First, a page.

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Fostering Critical Thinking Through A Service-Learning, Combined Sewer Analysis Project In An Undergraduate Course in Hydrologic Engineering

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2013 ASEE Annual Conference & Exposition


Atlanta, Georgia

Publication Date

June 23, 2013

Start Date

June 23, 2013

End Date

June 26, 2013



Conference Session

Innovative Pedagogy in Civil Engineering Education

Tagged Division

Civil Engineering

Page Count


Page Numbers

23.614.1 - 23.614.14



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Paper Authors


Isaac W Wait Marshall University

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Dr. Isaac Wait is an associate professor of Engineering in the Division of Engineering at Marshall University in Huntington, W.Va. He conducts research and teaches courses in water resources and environmental engineering, and is a registered professional engineer in the states of Ohio and West Virginia.

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Jeffrey T. Huffman P.E. P.E. Marshall University

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Jeffrey T. Huffman is an assistant professor of Engineering in the Weisberg Division of Engineering at Marshall University in Huntington, West Virginia. He has three years of teaching experience as well as 21 years of experience in engineering consulting and management. Huffman received his B.S.C.E. and M.S.C.E. degrees from Virginia Tech and is a registered professional engineer in five states. He conducts research and teaches courses in geotechnical engineering, civil engineering materials, and directs the senior capstone design course.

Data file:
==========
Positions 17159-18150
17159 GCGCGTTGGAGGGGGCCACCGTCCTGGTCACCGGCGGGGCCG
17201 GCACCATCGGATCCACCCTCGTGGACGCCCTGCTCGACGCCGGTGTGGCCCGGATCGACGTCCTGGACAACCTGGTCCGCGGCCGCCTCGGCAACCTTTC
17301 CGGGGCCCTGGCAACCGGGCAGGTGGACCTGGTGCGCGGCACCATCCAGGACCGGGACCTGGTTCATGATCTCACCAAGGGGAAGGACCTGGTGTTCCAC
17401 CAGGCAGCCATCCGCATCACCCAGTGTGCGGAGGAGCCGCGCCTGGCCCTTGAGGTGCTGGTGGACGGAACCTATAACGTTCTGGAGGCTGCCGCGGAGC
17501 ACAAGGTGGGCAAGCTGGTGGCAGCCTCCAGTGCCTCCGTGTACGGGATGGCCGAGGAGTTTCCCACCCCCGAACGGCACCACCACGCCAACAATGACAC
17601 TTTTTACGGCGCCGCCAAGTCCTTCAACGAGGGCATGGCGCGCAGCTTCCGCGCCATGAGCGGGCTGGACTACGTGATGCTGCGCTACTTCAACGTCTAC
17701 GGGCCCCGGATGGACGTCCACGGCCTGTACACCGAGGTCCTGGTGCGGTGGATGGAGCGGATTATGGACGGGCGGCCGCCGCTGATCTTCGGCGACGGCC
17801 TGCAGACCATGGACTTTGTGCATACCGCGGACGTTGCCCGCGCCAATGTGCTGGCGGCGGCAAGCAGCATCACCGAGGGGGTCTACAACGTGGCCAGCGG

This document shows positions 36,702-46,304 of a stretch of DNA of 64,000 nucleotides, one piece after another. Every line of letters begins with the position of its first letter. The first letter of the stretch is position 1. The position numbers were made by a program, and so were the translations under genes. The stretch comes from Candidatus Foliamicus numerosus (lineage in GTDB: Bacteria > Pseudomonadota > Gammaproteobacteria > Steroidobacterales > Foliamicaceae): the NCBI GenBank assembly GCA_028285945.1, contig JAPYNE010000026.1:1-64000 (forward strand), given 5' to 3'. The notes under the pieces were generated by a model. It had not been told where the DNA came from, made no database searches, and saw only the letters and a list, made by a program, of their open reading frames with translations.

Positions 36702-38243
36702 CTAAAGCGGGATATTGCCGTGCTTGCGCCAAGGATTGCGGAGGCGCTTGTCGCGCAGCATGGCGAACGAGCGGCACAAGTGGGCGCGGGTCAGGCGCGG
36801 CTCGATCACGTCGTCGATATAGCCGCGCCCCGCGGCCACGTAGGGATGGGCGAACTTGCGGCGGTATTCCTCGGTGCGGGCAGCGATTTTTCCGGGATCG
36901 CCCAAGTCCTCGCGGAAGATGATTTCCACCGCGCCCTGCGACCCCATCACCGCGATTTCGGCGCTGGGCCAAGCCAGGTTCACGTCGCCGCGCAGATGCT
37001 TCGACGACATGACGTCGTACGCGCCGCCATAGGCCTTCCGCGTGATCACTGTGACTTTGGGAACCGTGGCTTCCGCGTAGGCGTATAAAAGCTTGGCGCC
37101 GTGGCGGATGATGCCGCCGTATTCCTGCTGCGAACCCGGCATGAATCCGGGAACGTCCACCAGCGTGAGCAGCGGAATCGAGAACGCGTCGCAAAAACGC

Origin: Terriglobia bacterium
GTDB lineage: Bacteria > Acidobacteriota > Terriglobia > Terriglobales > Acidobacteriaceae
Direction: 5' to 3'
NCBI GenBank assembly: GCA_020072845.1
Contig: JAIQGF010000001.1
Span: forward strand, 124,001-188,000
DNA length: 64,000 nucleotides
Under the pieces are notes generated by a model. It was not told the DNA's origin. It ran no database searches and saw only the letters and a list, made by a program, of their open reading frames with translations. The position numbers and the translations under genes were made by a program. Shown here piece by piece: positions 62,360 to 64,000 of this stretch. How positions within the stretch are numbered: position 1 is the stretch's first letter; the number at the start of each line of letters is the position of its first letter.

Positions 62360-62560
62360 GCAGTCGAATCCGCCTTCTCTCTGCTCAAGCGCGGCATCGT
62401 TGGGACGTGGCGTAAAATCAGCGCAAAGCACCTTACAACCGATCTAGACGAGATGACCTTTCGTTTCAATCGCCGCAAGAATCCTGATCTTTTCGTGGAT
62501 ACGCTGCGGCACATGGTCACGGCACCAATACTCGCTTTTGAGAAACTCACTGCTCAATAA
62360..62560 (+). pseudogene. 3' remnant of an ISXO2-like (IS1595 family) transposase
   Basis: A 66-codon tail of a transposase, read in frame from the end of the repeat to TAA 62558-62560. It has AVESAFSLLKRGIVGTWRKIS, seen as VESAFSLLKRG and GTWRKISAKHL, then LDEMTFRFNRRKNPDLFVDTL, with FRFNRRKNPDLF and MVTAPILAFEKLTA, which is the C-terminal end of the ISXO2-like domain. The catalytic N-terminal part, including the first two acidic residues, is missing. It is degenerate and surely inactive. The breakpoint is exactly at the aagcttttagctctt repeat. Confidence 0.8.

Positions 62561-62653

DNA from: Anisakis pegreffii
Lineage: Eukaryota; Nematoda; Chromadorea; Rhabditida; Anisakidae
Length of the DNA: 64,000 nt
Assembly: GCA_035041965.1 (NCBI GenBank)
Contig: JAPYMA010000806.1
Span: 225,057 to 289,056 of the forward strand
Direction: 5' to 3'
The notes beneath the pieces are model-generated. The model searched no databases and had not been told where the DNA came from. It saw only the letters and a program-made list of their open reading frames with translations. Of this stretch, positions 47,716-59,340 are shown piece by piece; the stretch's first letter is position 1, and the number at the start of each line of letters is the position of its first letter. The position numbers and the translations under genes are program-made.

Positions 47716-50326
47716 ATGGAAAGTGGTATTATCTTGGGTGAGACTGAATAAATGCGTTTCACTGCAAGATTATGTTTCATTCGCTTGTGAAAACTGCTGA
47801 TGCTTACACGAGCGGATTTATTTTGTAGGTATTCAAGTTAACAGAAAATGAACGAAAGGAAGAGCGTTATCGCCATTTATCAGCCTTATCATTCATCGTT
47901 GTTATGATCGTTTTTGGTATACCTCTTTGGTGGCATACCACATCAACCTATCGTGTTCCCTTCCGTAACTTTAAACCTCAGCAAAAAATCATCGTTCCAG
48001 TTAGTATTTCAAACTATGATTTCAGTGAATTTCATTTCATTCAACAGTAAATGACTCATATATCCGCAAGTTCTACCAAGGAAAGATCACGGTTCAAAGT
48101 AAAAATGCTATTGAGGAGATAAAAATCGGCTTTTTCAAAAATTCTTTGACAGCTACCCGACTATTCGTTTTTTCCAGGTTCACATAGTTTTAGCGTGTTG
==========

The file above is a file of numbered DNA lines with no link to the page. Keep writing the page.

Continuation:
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Christopher T. Anderson Huntington (WV) Sanitary Board

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Anderson is executive director of the Huntington Sanitary Board and adjunct professor at Marshall University. He has degrees in both Mechanical Engineering and Law.